They never enter the house without my permission when back from walks.
    They dont leave the van when not asked to come out.
    They wont touch anything on the floor when told to leave.

    But all this has nothing to do with dominance, its simple training.

    I let my dogs eat before me, i let them go out into the garden throught the door first etc....and it only takes a simple sit and wait if i wish to go out first lol :D

    Dominance is far too often used when its a simple case of lack of training, and i believe some owners rather hear that their dog is dominant rather than being told they failed to train the dog and take the blame for their behaviour.

    Dangerous it gets when certain aggressions are put down to dominance, when its a case of a nervous or fearfull dog.
     
  10. Nicky09

    Nicky09 PetForums VIP

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    My dogs listen to me but they do eat first, can get on the furniture when told and aren't allowed to run out the door without us telling them. I do not however say that everything they do is them plotting to dominate me I think some people not mentioning any names say that everything a dog does is this trying to be dominant and not actually find out why they're doing the thing.
     
  11. goodvic2

    goodvic2 PetForums VIP

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    No, I do understand what you mean. But dominance (to me) has nothing to do with being afraid or aggression. If you could see my dogs, they are happy, becoming more balanced (still a long way off though!) and are certainly not afraid of me! I like to think that I get respect and they look to me to keep them safe.

    Dominance is a word which certainly needs replacing :rolleyes:
     
  12. goodvic2

    goodvic2 PetForums VIP

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    So you put your dogs good behaviour down to training alone? Nothing to do with the fact that in some way you have commanded their respect?

    Do you think dominance is a bad word? :)
     
  13. goodvic2

    goodvic2 PetForums VIP

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    You don't think that they listen to you out of respect? Because you have worked hard for that title? :)
     
  14. JSR

    JSR PetForums VIP

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    I do think dominance is too harsh a word, I'd prefer to use respect. It's like the teacher at school who all the kids behave well for, usually it's not down to the teacher being stern and 'dominant' it's because they show respect and understanding of the kids and in return are shown respect back?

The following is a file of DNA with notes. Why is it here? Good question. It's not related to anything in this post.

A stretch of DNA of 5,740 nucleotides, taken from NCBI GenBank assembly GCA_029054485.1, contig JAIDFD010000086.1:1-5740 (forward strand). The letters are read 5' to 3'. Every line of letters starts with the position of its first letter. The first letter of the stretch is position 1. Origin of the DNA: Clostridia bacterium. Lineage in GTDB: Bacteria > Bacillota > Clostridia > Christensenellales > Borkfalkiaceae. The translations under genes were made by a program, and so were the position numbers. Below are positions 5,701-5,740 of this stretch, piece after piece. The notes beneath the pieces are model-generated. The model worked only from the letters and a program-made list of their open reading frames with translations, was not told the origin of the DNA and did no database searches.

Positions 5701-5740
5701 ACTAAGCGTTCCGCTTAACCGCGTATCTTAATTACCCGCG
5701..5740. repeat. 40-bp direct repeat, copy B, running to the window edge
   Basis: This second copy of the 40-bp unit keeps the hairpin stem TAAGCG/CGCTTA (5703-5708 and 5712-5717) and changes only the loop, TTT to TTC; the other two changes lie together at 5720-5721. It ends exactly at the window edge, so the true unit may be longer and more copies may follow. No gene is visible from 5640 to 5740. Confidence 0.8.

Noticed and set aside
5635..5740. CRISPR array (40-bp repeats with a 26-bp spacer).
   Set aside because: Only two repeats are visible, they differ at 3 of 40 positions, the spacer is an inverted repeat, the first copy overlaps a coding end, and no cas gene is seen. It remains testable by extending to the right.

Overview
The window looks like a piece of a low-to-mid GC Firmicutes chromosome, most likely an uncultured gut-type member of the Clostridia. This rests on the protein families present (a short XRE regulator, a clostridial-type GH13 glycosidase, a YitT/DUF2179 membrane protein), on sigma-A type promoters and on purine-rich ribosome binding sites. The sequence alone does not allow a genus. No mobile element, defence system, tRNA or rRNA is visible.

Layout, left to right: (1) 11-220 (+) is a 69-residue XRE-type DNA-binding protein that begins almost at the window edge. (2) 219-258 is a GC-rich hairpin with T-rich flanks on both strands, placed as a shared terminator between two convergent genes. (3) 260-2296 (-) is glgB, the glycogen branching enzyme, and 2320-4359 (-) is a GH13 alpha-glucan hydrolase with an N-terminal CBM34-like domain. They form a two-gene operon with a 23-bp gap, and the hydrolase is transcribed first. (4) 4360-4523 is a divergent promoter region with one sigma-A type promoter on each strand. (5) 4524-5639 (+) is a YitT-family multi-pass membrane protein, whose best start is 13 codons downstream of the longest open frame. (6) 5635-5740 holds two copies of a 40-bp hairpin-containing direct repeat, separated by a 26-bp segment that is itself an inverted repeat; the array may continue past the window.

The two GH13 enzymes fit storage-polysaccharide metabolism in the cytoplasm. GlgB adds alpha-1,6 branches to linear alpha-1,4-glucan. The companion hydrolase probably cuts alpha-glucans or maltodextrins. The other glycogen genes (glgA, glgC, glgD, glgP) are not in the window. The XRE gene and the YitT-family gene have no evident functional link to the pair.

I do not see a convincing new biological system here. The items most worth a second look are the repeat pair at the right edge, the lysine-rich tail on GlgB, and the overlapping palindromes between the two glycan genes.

Maybe I'm seeing the situation totally wrong and my dogs do what I ask because in some way they are fearful of me or of all humans (this is remembering all my dogs are rescues and most from horrific beginnings) but I'd like to think they do what i ask because of some form of respect?
     
  15. Badger's Mum

    Badger's Mum PetForums VIP

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    Couldn't have put it better myself:D
     
  16. Natik

    Natik PetForums VIP

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    I think dominance is used wrongly in association with a human being.

    Yes, i put down their good behaviour to training and socialization too of course.
    Wouldnt i have trained them that way im sure they would be all over the furniture, pulling on lead, running off without coming back when called, stealing food from plates etc :D
    Plus they respect me because i am the source of food and excersise and sometimes play, i keep their mind stimulated and i decide when we go for walks, when they are being fed and if i fancy to play with them lol :)

    Problems always arise when a dog is untrained and bored....
     
  17. goodvic2

    goodvic2 PetForums VIP

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    Absolutely they do it out of respect. I'd bet my last dollar they were not scared of you! They respect you because you manage your pack and they see you as the boss. Like you say, poor mangement, with troubled dogs could equal trouble.

    If I asked you to write me a list of things to do to manage a troubled pack, what would these things look like? If I asked you "how can I make the dogs respect me? what sort of things can I do?" I'm not sure you would be able to pin point it. Not everybody has that "thing" about them.

    Even though I do all sort of leadership reinforcement on a daily basis, I am not sure if I need to anymore. But I think initially, being a first time dog owner, I didn't just "have it" and I relied on ways in which I could communicate to my dogs that I was in charge. This is where I found Jan Fennel and other people very helpful. Not all of her solutions are right, but the fundementals of being the boss are correct.

    Training is very difficult to do initially when you have frightened rescue dogs. I couldn;t do anything with Max and Lilly initially as they were to scared. It took them 3 months or so to come into the front room and sit with us! If I had brought out a clicker they would have run a mile! :)
     
  18. goodvic2

    goodvic2 PetForums VIP

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    If only this were true about them being bored and untrained......

    Max and Lilly's problems were not quite as simple.......

    Do you think you can train a dog who has no respect for you? :)
     
  19. Natik

    Natik PetForums VIP

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    Difficult and a long process but not impossible and long term effective ....
     
  20. Natik

    Natik PetForums VIP

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    Why wouldnt a dog not respect me?